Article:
I finally decided to use some of my Shetland Samples...collected over the years...spinning a little bit here...a little bit there..and now I am weaving with them...samples making a sampler.
I set up the rigid heddle loom in front of the window for light. As I glance up, I can see the river. I like to weave first thing in the morning..when the light is best..and I can linger a few minutes with my coffee...
I like to weave in the afternoon...when the days tasks are finished...and I notice the mallard ducks are on the move..getting to know each other..choosing mates..spring isn't far away. They preen and dabble in the last bit of sun as it sets over the mountain.
After the sun disappears...the deer wander in to see if the birds tossed any seed to the ground from the feeder above.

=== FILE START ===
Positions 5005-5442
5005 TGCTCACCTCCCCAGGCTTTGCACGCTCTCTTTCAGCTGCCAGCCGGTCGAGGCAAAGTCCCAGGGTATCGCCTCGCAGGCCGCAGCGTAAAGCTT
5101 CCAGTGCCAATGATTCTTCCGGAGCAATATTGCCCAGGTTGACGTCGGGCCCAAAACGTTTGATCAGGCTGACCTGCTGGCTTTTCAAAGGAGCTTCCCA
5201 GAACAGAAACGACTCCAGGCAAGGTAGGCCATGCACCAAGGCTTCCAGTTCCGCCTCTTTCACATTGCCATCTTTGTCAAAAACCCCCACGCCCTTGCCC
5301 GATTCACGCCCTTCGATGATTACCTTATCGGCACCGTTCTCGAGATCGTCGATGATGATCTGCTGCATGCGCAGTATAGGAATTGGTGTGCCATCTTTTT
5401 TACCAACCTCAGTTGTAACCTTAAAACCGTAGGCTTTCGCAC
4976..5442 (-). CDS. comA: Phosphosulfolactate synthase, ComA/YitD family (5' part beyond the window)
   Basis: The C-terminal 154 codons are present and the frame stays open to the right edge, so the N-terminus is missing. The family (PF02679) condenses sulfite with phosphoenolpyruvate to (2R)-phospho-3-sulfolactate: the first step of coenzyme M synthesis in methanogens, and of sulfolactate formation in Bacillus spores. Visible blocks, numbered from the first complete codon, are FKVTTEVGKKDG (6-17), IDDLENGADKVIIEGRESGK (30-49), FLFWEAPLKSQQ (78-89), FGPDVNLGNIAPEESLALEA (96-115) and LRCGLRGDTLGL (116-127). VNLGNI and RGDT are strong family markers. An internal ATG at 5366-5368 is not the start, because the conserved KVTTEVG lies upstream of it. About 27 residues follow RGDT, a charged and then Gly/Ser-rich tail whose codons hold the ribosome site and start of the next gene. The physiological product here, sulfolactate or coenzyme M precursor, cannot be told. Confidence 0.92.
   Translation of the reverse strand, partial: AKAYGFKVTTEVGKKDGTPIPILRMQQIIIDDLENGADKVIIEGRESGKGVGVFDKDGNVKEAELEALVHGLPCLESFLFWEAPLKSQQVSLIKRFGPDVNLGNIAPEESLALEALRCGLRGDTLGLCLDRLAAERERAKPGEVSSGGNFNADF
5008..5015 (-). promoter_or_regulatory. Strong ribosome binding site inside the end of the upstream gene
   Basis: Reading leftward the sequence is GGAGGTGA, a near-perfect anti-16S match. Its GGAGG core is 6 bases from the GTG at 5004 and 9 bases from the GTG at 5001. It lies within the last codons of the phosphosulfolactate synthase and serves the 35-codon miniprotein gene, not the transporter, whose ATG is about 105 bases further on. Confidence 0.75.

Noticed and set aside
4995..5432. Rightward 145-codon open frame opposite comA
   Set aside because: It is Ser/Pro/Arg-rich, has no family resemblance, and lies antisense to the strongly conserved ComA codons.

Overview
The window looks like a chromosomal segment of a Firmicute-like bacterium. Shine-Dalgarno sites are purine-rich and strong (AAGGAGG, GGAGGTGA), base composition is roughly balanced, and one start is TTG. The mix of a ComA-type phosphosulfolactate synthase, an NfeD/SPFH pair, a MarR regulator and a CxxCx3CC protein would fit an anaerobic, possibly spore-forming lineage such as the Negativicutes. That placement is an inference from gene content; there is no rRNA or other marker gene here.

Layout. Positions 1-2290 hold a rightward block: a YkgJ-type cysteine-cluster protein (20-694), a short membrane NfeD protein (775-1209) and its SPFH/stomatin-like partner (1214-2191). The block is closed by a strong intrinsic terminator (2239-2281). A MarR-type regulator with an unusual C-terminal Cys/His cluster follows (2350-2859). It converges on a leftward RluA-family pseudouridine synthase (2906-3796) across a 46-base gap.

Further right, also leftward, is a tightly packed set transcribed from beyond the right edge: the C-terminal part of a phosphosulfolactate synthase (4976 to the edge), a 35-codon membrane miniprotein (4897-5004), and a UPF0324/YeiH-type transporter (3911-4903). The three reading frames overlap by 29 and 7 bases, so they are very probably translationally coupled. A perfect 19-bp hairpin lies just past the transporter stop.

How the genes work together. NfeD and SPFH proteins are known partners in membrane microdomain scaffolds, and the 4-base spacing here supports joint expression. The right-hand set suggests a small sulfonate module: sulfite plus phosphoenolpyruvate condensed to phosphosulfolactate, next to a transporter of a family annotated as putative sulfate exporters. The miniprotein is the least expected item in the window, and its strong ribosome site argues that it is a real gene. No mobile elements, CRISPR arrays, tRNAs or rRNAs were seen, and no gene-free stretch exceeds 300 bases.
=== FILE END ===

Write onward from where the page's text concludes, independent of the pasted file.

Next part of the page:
The light is fading--no longer good for weaving, so I study the deer instead. They dig down deep for something to eat.
Another day, and now I can cut the weaving off the loom. This project appears in Spin-Off Magazine...Spaced Out Warps...recommended for beginner weavers ...
The scarf is tossed in the washing machine and fulled to mask the errors of uneven selvedge and create a puckered cloth..
I am learning. Weaving with my own handspun and seeing how it behaves as cloth is so interesting to me. It is quite different from knitting with handspun. And it is only just a sample..a woven sample scarf from handspun samples of different (sample) breeds of shetland sheep. There is a lot of information in this piece of work. I can read it like a book.